Once a case for an unpaid debt goes to trial, unless the creditor has insufficient evidence in the form of payment records or the alleged obligor has presented evidence of payment, the expiration of the statute of limitations, or some other defense, judgment for the creditor may be inevitable. Once it receives a favorable judgment, a creditor may execute or collect on it in a number of ways.
*Disposition of the case at trial
While most cases never make it to trial because both parties usually find it advantageous to reach some settlement before trial, the possibility exists that a case may proceed to trial. Any party defending an allegation that he or she is the obligor for an unpaid debt will have to testify at this trial. Unless represented by an attorney, the defendant will have to argue his or her case and question any witnesses.
*The creditor will collect the debt as permitted under Florida law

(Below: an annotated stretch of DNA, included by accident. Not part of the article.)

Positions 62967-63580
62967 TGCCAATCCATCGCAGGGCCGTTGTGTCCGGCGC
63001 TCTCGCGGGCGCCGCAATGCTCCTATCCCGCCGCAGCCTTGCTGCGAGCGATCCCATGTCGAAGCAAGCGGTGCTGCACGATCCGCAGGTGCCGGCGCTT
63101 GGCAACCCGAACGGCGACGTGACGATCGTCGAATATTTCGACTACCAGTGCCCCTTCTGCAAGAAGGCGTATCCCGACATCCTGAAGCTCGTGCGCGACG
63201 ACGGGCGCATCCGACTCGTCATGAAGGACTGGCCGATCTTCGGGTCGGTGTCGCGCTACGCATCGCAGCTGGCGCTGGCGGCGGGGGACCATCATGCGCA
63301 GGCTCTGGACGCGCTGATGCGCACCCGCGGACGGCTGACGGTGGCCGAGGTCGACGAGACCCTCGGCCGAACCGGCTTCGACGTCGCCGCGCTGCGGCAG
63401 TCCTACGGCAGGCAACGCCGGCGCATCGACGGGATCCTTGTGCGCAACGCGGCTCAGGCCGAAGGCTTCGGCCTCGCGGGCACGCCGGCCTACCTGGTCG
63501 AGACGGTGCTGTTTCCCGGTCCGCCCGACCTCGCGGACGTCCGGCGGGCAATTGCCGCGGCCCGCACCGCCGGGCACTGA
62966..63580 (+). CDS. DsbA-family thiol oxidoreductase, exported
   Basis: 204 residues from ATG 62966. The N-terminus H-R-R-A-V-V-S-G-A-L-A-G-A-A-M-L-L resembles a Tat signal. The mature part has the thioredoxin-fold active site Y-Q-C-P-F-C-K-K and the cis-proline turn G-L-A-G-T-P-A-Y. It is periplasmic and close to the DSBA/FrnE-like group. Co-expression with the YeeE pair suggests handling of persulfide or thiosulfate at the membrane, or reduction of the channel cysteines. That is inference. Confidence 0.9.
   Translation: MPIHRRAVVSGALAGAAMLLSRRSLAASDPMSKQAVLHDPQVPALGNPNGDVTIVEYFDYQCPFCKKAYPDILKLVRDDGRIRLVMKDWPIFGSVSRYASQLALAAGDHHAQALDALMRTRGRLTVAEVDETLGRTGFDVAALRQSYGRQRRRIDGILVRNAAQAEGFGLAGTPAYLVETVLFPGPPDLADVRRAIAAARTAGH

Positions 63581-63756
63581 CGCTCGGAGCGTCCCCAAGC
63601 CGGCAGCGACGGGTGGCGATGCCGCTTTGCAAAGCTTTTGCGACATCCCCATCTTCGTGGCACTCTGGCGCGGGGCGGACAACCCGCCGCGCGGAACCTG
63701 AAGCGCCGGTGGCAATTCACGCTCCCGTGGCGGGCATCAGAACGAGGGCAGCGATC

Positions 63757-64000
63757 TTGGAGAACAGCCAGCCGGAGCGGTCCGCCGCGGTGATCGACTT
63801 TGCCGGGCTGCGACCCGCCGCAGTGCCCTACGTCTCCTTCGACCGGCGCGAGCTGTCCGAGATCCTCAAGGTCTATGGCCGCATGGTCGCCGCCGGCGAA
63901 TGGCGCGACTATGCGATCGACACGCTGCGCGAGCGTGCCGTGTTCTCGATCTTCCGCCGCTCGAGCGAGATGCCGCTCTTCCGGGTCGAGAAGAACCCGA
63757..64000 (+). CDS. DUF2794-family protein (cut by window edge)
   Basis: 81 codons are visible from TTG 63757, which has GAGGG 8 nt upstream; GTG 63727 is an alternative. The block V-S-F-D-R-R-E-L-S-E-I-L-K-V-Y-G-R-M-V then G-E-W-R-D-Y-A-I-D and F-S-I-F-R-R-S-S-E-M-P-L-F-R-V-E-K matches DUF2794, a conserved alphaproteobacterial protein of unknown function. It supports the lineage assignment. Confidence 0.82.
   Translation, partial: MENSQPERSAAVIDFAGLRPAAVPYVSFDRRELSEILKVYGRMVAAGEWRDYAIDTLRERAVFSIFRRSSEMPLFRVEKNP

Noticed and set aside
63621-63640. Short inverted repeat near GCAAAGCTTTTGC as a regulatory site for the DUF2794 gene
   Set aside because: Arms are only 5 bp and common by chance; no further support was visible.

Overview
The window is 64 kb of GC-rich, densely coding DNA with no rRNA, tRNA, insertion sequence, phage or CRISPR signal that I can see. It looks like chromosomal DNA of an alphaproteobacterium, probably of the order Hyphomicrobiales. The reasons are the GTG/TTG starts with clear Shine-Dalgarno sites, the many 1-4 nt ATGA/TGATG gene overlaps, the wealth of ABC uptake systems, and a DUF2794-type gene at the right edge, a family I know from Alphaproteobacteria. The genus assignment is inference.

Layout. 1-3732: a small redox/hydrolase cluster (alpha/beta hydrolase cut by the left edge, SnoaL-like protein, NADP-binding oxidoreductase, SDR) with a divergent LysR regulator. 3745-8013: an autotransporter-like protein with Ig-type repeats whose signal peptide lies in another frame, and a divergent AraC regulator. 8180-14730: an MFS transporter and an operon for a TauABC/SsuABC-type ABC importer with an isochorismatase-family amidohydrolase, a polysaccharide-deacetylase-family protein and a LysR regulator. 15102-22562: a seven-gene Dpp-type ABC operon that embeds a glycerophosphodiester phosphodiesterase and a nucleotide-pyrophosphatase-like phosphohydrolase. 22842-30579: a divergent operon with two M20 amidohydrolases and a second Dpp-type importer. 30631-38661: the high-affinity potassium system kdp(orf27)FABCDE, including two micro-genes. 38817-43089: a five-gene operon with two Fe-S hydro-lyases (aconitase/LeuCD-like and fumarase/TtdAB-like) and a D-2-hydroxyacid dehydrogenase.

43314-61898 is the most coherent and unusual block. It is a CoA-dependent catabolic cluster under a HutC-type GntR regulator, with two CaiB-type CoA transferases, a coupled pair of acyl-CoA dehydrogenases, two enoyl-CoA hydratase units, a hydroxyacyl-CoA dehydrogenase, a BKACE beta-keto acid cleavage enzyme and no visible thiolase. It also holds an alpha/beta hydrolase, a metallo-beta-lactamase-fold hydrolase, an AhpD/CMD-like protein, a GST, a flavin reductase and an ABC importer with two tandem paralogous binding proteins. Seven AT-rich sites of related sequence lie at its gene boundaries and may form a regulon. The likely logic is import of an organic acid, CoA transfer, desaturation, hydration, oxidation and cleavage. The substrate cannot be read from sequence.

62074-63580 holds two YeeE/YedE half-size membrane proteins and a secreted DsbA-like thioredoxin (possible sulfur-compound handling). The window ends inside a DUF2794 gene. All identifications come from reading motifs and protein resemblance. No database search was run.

A judgment creditor may file a judgment lien on property, levy property, or garnish wages as allowed by Florida law. To file a judgment lien, there must be real property to which the lien may attach, and such real property must be non-exempt and subject to levy. If the judgment debtor’s property is homestead property or owned by the entirety, then it is not subject to levy and the judgment lien will not attach.
A judgment creditor may garnish wages or a bank account until it has received payment in full of the judgment. However, Florida law shields the head of a household from wage garnishment and treats his or her wages as exempt. Yet, if these wages total more than $750.00 per week and the head of household consents in writing, a creditor may collect up to 25% of wages per pay period. Some creditors may offer a payment plan in lieu of garnishment.
Additionally, a creditor may have a county sheriff seize or "levy" the judgment debtor's property. Once levied, the sheriff will sell the property and pay the proceeds to the judgment creditor.
At Loan Lawyers, our South Florida consumer rights and debt defense attorneys help individuals with problems related to the payment of debts. Contact our office today by calling (888) FIGHT-13 (344-4813) and see how we can help.